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Our Magazine is written by young people from the UK. Each year we select a new group of bloggers, from the British Council’s language assistants, who share their experiences of learning languages and living abroad.
The most interesting thing about teaching English abroad is that you gain an understanding of it as a foreign language that you have to learn.
London: England’s regal capital, where everyone speaks like the Queen. Or is there more to it than that?
Ever since I was a young girl my favourite style of music has been jazz and blues. The first ever CD that I bought was Chuck Berry’s Greatest Hits when I was 11 years old.
"Music is the piece of art that goes in the ears straight to the heart."
Forty-six years since its beginnings, this was Glastonbury’s rainiest year yet. And with the rain came mud, and with the mud came chaos.
There's a current fashion trend for pinafores and dungaree dresses going on at the moment. Walking around the shops I've seen them everywhere in all sorts of styles and colours.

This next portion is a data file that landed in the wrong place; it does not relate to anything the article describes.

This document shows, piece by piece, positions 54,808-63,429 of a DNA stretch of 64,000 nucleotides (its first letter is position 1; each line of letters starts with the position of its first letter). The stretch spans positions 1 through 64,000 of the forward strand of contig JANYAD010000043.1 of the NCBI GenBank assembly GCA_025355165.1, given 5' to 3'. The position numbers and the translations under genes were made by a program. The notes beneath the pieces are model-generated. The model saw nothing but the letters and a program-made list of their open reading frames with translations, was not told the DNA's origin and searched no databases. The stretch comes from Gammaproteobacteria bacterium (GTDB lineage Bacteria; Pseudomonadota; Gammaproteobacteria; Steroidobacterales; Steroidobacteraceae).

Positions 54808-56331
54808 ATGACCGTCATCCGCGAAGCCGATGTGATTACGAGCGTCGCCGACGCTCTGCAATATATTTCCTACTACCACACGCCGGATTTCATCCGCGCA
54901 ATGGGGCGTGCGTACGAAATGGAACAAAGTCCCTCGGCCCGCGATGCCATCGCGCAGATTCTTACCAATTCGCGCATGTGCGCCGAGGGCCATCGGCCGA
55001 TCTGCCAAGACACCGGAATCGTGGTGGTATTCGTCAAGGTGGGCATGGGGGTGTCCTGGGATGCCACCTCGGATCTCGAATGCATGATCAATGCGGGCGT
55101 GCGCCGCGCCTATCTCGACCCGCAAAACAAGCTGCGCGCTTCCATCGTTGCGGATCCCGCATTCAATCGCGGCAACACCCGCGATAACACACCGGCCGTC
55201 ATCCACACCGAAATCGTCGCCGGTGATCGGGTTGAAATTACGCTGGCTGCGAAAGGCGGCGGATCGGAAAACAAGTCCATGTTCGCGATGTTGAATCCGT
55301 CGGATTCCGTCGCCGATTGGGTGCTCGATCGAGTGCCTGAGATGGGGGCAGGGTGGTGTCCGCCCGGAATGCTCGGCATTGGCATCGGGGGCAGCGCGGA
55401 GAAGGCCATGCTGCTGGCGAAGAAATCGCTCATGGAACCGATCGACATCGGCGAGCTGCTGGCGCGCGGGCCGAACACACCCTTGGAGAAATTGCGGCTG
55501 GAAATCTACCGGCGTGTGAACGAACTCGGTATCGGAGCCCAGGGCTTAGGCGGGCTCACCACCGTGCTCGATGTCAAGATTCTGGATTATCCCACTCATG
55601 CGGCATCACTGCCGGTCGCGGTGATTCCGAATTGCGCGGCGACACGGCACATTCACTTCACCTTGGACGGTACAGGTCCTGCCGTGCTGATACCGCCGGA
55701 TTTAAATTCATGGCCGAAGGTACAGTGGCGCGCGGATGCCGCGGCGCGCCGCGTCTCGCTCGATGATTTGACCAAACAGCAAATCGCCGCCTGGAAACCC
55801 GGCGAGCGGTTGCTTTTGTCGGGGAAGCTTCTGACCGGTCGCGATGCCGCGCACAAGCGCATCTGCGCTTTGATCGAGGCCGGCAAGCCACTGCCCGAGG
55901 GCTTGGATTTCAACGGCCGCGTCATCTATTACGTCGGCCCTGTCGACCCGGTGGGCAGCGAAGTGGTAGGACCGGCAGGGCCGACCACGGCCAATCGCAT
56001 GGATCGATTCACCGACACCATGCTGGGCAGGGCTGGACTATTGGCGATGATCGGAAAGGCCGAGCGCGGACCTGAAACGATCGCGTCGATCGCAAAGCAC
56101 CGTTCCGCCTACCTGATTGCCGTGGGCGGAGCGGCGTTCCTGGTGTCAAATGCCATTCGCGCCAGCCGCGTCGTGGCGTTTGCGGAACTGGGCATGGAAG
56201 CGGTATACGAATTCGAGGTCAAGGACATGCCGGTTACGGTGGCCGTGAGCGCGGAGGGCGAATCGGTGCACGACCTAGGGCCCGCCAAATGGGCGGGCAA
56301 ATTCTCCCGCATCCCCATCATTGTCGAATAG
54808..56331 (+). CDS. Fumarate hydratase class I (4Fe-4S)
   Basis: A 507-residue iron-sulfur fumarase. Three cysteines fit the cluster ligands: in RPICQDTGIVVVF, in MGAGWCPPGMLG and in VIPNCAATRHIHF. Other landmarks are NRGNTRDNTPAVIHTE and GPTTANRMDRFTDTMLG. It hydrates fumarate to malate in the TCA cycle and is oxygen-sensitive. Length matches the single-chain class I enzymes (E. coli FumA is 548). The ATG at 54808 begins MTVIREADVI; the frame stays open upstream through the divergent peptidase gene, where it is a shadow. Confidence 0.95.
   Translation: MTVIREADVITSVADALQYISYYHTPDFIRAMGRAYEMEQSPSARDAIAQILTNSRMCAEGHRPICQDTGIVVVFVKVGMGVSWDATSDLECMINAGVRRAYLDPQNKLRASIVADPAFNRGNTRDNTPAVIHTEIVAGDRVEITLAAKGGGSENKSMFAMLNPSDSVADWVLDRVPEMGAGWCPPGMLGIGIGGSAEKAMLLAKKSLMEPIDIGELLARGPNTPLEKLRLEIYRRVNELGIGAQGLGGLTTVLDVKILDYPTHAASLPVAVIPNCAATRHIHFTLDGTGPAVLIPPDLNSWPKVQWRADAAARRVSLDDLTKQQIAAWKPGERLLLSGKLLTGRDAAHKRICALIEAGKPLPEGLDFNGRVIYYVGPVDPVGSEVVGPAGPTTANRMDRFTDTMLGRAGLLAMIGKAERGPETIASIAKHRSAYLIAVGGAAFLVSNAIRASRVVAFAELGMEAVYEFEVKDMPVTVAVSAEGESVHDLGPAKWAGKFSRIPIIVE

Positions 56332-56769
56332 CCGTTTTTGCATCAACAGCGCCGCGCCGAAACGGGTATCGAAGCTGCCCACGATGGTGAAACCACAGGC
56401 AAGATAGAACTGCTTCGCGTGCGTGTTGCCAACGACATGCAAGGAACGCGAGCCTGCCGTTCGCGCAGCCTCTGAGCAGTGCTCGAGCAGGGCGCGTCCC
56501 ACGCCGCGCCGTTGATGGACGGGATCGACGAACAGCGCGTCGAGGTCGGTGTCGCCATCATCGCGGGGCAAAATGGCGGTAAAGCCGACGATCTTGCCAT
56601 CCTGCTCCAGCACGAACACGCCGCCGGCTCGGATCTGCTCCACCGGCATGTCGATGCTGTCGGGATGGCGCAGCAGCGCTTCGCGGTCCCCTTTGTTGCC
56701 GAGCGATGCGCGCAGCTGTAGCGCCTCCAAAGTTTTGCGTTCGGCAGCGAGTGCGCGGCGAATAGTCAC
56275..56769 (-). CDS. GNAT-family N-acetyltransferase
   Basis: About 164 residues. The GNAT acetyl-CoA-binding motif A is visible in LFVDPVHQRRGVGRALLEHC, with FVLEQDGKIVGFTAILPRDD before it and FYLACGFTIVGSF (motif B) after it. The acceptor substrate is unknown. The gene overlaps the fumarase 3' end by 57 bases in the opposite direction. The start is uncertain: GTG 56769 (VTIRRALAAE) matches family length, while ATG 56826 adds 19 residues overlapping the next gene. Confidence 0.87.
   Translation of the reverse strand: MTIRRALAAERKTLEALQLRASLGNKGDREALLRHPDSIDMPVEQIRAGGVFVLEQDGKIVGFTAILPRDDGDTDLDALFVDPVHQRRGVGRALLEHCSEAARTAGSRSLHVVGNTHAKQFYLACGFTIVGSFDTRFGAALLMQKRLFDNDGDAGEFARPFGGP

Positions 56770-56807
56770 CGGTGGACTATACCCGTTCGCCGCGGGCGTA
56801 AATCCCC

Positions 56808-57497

Summertime has always been my absolute favourite time of the year.
When I was visiting Australia a few weeks ago, I knew I couldn't leave the surf capital of the world without giving it a go myself.
Australia was always a country I wanted to visit so I saved up some money and booked a flight to go travelling up the East Coast at the end of my work placement in France.
Recently my best friend came to visit me in France and we went to a concert.
So, a year ago I left the UK for the sunnier climes of the south of France, specifically Toulouse, nicknamed 'la ville en rose’ (the pink city).
I have just returned to the UK after a year living abroad in France.
Stereotype No. 1: the British love to drink tea: You must drink endless cups of tea.
I was lucky enough to take a short trip to Warsaw, the capital of Poland, a few days ago and it was such a great city to visit.
When you are learning a foreign language one of the hardest things to grasp is how and when to use colloquial idioms and expressions.
A lot of the time when I reveal to my French friends that I am a vegetarian, a look of horror comes over their faces! ‘What do you eat?’ they ask me.
One of the hardest parts of living abroad is being away from your loved ones, especially your family.
It is the end of the school holidays where I am posted as a language assistant in France.
A three-time television award winner, and one of my all-time favourite shows on British TV, Gogglebox is a reality programme like no other. Imagine this ...
Oddly, when you’re on your year abroad, keeping up with essential language learning tasks like grammar practice or memorising vocabulary can fall by the wayside.
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